This important case highlighted the question about the capacity of an encoded trance state to induce radical physiological symptoms – suggesting the possibility that a series of physiological symptoms could be “misread” as an illness, when the symptomatology could simply be the result of an unresolved trance state. Such trance states can be easily diagnosed and resolved in comparison to “conventional” approaches to the treatment and diagnosis of disease. The high percentage of resolution of pain symptoms associated with HMR and other memory resolution processes suggests that some primary consideration should be given to the distinction between trauma-induced illness and physiologically induced illness. Much that is routinely treated as the latter is, actually, the former. The suggested percentage is too controversial to print at this time, and further research is needed. The simple fact remains that the majority of symptoms which manifest in the physical body as pain find expedient resolution when treated as unresolved memory fragments. This is evident from my experience with the categories of “illness” listed in this article.

Anxiety Attacks/Asthma: Quite frequently these conditions involving shortness of breath, feeling “a weight on the chest” or constriction in the chest area, are simply the indications that a trance was induced during a traumatic experience. Even a “physiologically or allergy-induced asthma attack" can prove so shocking that the nervous system encodes it as a “trauma” (i.e. trance state). At the moment of induction, the asthma symptoms become holonomically encoded and can now be triggered by anything similar to the original circumstance. Much labeled “asthma” is a “PTSD relive” of the original asthma attack and not necessarily a chronic asthma condition. It is a proven fact that one of the nervous system’s automatic (autonomic) responses to a traumatic episode is the constriction of the nerve center in which the threat is first perceived and a simultaneous “holding of the breath” as an effort to stop or contain the painful experience. These conditions are often labeled as “asthma” or “panic attacks” when they are simply reflections of an original traumatic episode. This is most evident when simple questioning reveals that the “attacks” began with a traumatic event. This can be readily determined.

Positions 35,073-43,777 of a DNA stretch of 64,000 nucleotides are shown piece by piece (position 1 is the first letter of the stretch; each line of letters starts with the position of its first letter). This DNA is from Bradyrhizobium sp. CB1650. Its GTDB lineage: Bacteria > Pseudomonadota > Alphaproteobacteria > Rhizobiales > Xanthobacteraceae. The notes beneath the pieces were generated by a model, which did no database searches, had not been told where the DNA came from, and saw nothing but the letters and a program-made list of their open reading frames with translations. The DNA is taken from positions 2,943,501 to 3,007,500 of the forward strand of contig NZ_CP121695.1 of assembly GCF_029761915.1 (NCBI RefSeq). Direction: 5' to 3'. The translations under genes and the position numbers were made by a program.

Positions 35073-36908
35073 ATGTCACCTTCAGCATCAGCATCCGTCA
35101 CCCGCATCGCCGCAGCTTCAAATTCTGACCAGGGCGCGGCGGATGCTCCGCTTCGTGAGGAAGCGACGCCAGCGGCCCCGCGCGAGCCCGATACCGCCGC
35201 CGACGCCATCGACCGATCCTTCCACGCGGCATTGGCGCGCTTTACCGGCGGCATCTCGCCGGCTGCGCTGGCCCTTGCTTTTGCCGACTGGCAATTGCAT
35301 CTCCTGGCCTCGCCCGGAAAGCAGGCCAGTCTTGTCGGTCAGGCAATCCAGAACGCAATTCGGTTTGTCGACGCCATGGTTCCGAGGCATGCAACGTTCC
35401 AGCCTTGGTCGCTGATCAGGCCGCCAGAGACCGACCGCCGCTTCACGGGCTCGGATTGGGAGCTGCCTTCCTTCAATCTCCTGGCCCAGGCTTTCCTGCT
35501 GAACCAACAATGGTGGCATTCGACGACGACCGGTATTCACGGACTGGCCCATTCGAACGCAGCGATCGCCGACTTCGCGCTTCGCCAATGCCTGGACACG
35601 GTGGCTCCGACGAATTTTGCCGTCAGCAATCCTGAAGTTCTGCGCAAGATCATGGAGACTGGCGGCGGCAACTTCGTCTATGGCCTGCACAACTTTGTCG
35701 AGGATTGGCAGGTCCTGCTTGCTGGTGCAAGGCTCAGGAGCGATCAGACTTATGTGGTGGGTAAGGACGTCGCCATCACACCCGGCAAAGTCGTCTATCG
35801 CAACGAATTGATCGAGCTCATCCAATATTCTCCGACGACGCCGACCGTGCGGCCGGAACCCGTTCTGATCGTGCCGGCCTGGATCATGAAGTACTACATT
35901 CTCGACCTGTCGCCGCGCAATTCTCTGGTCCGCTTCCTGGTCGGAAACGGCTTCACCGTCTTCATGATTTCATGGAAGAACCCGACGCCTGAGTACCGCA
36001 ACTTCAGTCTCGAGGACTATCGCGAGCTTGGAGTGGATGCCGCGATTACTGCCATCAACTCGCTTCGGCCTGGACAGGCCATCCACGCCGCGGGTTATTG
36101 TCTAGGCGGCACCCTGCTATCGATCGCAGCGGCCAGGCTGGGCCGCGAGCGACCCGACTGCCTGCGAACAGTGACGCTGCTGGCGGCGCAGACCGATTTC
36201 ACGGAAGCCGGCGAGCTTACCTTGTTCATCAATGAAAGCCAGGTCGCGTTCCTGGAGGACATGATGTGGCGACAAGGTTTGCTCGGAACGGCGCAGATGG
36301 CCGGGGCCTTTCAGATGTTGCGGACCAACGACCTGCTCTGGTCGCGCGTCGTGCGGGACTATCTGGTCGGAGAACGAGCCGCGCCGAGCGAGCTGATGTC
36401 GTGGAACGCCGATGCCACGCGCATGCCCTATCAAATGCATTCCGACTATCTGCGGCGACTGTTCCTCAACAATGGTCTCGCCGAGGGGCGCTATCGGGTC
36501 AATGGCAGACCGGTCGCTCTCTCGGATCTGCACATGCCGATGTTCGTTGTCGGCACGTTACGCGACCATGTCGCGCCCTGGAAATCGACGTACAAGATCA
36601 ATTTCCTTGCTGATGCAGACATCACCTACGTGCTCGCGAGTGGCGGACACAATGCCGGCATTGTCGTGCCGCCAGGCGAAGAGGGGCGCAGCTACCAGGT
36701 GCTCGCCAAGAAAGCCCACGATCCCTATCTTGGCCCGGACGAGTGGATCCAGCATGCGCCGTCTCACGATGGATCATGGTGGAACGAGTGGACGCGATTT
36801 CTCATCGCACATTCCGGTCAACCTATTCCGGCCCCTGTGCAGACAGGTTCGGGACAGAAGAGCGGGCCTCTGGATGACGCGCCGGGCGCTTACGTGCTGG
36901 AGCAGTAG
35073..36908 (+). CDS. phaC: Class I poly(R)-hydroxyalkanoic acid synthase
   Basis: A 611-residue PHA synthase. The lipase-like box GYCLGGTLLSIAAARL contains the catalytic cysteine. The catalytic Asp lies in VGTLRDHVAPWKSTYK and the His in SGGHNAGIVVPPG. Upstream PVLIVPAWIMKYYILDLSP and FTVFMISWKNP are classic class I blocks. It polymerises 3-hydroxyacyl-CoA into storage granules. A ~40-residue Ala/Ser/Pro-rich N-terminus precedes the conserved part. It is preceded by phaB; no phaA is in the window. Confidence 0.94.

Depression: To put it bluntly, most depression is situational in origin: enough trauma has occurred to induce blockages to the nervous system, its meridians and fields. The cells and fields of the body subconsciously and automatically encode painful experiences in the effort to prevent us from overwhelm. Such encodings involve the storage of holonomic images with the painful emotional state of the moment bound within. These encoded memory fragments present as a painful, low-frequency energy of notable, measurable density. When such densities are repeatedly encoded in the nerve centers of the body, they naturally alert us to their presence by slowing or impairing the energy flow through the cells, meridians, and fields of the body. The body appears heavy, lethargic, and constricted, proportionate to the number of traumatic memories encoded. Biochemically, these trance states created by the L-H-P-A System repress T-Cell production, impairing immune system and endocrine system functioning. In addition, since these encoded memories are holonomic (hologram-like), they require only a small sensory fragment from the original experience to become “active.” With a sufficient number of traumatic memories stored in the system, much energy is spent in these triggered, burdensome trance states, resulting in feelings of lethargy, blockage, and impairment. Consequently, when we address the memories, the dense, negative charge of the original trance is resolved and the body and nervous system are proportionately relieved of the trauma-induced depression. Remember, however, that prolonged exposure to trauma can result in a type of depletion of neurotransmitters, whereupon outside assistance may prove beneficial. Naturopathic and herbal remedies are now also available. I have been much impressed and aided by Chinese herbal remedies.